SIU Director’s Report - Case # 22-OCI-106


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Mandate of the SIU

The Special Investigations Unit is a civilian law enforcement agency that investigates incidents involving an official where there has been death, serious injury, the discharge of a firearm at a person or an allegation of sexual assault. Under the Special Investigations Unit Act, 2019 (SIU Act), officials are defined as police officers, special constables of the Niagara Parks Commission and peace officers under the Legislative Assembly Act. The SIU’s jurisdiction covers more than 50 municipal, regional and provincial police services across Ontario.

Under the SIU Act, the Director of the SIU must determine based on the evidence gathered in an investigation whether there are reasonable grounds to believe that a criminal offence was committed. If such grounds exist, the Director has the authority to lay a criminal charge against the official. Alternatively, in cases where no reasonable grounds exist, the Director cannot lay charges. Where no charges are laid, a report of the investigation is prepared and released publicly, except in the case of reports dealing with allegations of sexual assault, in which case the SIU Director may consult with the affected person and exercise a discretion to not publicly release the report having regard to the affected person’s privacy interests.

Information Restrictions

Special Investigations Unit Act, 2019

Pursuant to section 34, certain information may not be included in this report. This information may include, but is not limited to, the following: 
  • The name of, and any information identifying, a subject official, witness official, civilian witness or affected person. 
  • Information that may result in the identity of a person who reported that they were sexually assaulted being revealed in connection with the sexual assault. 
  • Information that, in the opinion of the SIU Director, could lead to a risk of serious harm to a person. 
  • Information that discloses investigative techniques or procedures.  
  • Information, the release of which is prohibited or restricted by law.  
  • Information in which a person’s privacy interest in not having the information published clearly outweighs the public interest in having the information published. 

Freedom of Information and Protection of Privacy Act

Pursuant to section14 (i.e., law enforcement), certain information may not be included in this report. This information may include, but is not limited to, the following: 
  • Confidential investigative techniques and procedures used by law enforcement agencies; and 
  • Information that could reasonably be expected to interfere with a law enforcement matter or an investigation undertaken with a view to a law enforcement proceeding. 
Pursuant to section 21 (i.e., personal privacy), protected personal information is not included in this report. This information may include, but is not limited to, the following: 
  • The names of persons, including civilian witnesses, and subject and witness officials; 
  • Location information; 
  • Witness statements and evidence gathered in the course of the investigation provided to the SIU in confidence; and 
  • Other identifiers which are likely to reveal personal information about individuals involved in the investigation. 

Personal Health Information Protection Act, 2004

Pursuant to this legislation, any information related to the personal health of identifiable individuals is not included.

Other proceedings, processes, and investigations

Information may also have been excluded from this report because its release could undermine the integrity of other proceedings involving the same incident, such as criminal proceedings, coroner’s inquests, other public proceedings and/or other law enforcement investigations.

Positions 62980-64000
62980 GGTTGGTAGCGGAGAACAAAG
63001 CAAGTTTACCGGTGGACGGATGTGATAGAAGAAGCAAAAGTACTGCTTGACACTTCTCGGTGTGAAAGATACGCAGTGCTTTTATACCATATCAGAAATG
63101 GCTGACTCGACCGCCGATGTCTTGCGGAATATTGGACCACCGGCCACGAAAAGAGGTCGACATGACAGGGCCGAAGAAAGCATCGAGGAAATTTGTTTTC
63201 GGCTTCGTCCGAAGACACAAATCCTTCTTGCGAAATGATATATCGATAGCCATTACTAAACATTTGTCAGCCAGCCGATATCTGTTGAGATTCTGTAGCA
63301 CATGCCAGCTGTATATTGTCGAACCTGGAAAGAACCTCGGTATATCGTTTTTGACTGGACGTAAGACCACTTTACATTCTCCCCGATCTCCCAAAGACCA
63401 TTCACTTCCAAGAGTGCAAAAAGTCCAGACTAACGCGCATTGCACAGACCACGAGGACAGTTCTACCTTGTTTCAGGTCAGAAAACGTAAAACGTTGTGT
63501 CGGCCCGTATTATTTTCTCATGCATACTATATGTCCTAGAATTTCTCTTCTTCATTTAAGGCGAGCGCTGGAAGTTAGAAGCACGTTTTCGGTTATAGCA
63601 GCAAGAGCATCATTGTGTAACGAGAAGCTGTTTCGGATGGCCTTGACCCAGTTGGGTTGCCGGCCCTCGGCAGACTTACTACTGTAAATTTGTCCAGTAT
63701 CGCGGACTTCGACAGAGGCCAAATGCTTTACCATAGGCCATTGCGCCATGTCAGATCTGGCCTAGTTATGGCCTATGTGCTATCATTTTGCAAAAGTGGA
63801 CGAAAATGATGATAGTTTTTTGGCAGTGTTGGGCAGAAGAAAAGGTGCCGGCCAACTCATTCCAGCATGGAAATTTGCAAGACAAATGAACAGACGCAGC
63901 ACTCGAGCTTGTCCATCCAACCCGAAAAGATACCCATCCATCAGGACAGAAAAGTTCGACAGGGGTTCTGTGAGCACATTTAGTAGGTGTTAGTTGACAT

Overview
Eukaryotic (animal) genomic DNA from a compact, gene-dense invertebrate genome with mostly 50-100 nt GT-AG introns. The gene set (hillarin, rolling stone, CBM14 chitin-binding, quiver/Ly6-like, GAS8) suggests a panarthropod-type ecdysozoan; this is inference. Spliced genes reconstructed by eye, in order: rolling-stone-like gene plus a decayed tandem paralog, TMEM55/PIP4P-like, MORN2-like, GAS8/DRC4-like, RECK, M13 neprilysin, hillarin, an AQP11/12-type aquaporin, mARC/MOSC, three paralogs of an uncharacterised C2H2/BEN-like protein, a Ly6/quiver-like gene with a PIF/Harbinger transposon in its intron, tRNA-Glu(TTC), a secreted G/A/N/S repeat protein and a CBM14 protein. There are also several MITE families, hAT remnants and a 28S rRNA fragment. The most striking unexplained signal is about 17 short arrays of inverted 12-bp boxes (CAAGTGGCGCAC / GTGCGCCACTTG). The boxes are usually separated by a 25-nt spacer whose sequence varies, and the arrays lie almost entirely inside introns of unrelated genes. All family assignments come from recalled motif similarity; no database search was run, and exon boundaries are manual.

Mandate Engaged

Pursuant to section 15 of the SIU Act, the SIU may investigate the conduct of officials, be they police officers, special constables of the Niagara Parks Commission or peace officers under the Legislative Assembly Act, that may have resulted in death, serious injury, sexual assault or the discharge of a firearm at a person.

A person sustains a “serious injury” for purposes of the SIU’s jurisdiction if they: sustain an injury as a result of which they are admitted to hospital; suffer a fracture to the skull, or to a limb, rib or vertebra; suffer burns to a significant proportion of their body; lose any portion of their body; or, as a result of an injury, experience a loss of vision or hearing.

In addition, a “serious injury” means any other injury sustained by a person that is likely to interfere with the person’s health or comfort and is not transient or trifling in nature.

This report relates to the SIU’s investigation into the serious injury a 53-year-old man (the “Complainant”) suffered.

The Investigation

Notification of the SIU

On April 8, 2022, at 6:37 a.m., the Durham Regional Police Service (DRPS) notified the SIU of an injury sustained by the Complainant.

According to the DRPS, the Complainant was apprehended under the Mental Health Act (MHA) and taken to Lakeridge Health (LH), Oshawa. While the Complainant was restrained on a gurney, he began to struggle with hospital staff. Police officers got involved and the Complainant ended up with a fractured left ring finger. The police officers involved were Subject Officer (SO) #1, SO #2, Witness Officials (WO) #3 and WO #4.

The Team

Date and time team dispatched: 04/08/2022 at 7:59 a.m.

Date and time SIU arrived on scene: 04/08/2022 at 9:23 a.m.

Number of SIU Investigators assigned: 4
Number of SIU Forensic Investigators assigned: 0

Affected Person (aka “Complainant”):

53-year-old male; interviewed and medical records obtained

The Complainant was interviewed on April 11, 2022.

Subject Officials (SO)

SO #1 Interviewed, but declined to submit notes, as is the subject official’s legal right.
SO #2 Declined interview and to provide notes, as is the subject official’s legal right

The subject official was interviewed on April 28, 2022.

Witness Officials (WO)

WO #1 Interviewed and statement and notes received and reviewed
WO #2 Interviewed and statement and notes received and reviewed
WO #3 Interviewed and statement and notes received and reviewed
WO #4 Interviewed and statement and notes received and reviewed

The witness officials were interviewed on April 13, 2022.


The Scene

The events in question occurred in an ambulance bay of LH, 1 Hospital Court, Oshawa.

Video/Audio/Photographic Evidence [1]

The SIU obtained a copy of the DRPS communications recordings pertinent to the incident. The following is a summary of the recordings.